Sri Lanka calls for help amid crisis

Amid the economic crisis that has gripped Sri Lanka and even pushed it towards bankruptcy this year, the country has urged expatriates to contribute to the survival of citizens.

President’s message

Reuters

Recently, Sri Lanka celebrated its Independence Day on Friday, February 4, 2022, in which the The president has called on the country’s expats (person residing in a country other than their home country) to send money home amid the nation’s struggle with the worst economic crisis for decades, the main reason for which has been the depletion of foreign exchange reserves.

On Independence Day last week, President Gotabhaya Rajapaksa said at a ceremony in Colombo: “Sri Lankans abroad who have sent foreign currency home are a major resource. I invite all expatriate Sri Lankans to invest in their homeland”.

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Shortage of essentials

In the economic crisis which is also becoming a humanitarian crisis, Sri Lankans are facing shortages of basic necessities. such as powdered milk, cooking gas, kerosene, etc., as cash shortages hampered imports of raw materials for manufacturing, and due to worsening inflation, which jumped to 12 .1% in December 2021.

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What led to the crisis

Economic crisis in Sri Lanka
AFP

Over the past two years of Covid, the pandemic has dealt a heavy blow to the island nation’s economy which is heavily dependent on tourism and trade. The government has estimated a massive loss of $14 billion over the past two years.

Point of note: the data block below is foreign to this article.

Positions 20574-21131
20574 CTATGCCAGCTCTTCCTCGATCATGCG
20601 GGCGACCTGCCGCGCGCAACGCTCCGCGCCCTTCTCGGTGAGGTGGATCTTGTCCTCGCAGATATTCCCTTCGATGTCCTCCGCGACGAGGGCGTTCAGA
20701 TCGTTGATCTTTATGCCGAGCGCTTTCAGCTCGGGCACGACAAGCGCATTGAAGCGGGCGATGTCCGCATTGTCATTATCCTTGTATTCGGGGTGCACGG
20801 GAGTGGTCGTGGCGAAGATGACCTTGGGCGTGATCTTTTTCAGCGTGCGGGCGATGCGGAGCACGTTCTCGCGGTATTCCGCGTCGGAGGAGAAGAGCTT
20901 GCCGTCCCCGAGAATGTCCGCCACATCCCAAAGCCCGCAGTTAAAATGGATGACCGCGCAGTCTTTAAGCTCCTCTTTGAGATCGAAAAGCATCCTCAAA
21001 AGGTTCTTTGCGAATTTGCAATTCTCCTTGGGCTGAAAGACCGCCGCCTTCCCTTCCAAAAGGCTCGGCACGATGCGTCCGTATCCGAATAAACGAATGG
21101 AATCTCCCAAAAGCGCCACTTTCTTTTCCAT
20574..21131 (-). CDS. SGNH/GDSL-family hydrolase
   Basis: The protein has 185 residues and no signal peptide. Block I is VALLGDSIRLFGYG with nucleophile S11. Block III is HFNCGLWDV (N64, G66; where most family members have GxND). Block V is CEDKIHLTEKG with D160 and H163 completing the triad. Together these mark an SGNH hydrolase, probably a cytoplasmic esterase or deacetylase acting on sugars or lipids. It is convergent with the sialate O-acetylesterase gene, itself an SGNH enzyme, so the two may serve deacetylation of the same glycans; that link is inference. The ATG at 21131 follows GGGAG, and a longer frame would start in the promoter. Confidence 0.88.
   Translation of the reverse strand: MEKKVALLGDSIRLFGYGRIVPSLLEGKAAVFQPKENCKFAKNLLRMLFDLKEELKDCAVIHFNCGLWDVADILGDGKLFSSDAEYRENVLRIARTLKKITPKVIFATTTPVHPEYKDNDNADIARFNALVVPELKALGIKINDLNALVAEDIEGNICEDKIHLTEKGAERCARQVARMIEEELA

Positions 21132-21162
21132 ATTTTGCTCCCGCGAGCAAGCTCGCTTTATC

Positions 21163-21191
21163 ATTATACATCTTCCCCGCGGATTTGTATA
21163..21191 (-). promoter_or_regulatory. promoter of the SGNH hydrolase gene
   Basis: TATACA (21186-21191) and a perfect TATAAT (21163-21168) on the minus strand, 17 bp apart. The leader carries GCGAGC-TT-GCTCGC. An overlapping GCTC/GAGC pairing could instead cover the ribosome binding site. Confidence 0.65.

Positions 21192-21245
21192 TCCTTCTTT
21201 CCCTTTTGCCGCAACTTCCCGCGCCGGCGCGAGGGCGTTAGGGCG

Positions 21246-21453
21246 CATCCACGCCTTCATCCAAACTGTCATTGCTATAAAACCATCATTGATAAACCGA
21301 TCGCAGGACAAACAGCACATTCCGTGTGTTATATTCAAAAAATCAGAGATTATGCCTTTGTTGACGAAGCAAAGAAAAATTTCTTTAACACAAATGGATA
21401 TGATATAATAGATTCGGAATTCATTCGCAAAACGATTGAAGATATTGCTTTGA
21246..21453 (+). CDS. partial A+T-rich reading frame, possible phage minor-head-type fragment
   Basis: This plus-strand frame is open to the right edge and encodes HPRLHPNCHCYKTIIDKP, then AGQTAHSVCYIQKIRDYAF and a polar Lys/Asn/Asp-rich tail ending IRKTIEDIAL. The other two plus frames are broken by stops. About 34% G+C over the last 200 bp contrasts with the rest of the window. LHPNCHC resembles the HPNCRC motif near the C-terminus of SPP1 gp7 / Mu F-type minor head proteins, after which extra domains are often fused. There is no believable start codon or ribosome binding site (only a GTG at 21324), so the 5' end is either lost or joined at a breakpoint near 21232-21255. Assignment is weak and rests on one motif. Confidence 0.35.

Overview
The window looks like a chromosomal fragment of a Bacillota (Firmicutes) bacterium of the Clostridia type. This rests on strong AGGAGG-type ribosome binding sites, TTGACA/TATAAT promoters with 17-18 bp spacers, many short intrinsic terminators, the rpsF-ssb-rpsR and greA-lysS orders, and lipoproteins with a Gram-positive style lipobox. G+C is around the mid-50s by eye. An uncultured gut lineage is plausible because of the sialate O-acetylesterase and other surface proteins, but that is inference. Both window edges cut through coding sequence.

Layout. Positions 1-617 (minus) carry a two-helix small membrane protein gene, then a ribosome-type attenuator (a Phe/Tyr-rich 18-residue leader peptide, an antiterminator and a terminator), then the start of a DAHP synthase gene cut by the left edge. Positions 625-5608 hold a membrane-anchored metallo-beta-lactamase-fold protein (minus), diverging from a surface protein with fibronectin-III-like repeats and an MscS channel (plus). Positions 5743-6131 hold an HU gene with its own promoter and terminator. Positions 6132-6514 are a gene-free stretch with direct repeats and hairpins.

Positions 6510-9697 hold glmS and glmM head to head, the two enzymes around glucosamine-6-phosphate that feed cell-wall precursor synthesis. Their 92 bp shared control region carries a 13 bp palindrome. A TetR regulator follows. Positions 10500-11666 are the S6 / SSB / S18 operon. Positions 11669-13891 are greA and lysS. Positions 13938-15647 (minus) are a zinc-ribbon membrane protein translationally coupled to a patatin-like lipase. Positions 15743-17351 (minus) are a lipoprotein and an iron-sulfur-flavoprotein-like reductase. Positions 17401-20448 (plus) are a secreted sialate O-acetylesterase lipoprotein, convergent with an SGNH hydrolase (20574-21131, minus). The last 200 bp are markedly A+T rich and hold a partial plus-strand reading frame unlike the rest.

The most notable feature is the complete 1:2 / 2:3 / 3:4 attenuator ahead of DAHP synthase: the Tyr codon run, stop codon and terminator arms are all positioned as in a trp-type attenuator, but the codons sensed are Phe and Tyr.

The country’s main source of foreign exchange, i.e. remittances abroad, was reported to have fallen nearly 6% to $812 million in December 2021 from a year earlier. The fall came after the Sri Lankan government ordered mandatory foreign currency conversion and exchange rate controls.

And due to the prevailing shortage of foreign exchange, importers cannot clear their cargo and manufacturers cannot purchase raw materials from overseas, hence the crisis continues to deepen.

What’s more, Sri Lanka has already borrowed heavily and needs to repay $15 billion in international sovereign bonds.

The President said that none of the crises we are experiencing today are a long-term problem. We can find solutions for them with an optimistic approach. We have also faced critical issues in recent history and found solutions.

Now, it remains to be seen what steps the national government will take to improve the situation and get the country out of this crisis.

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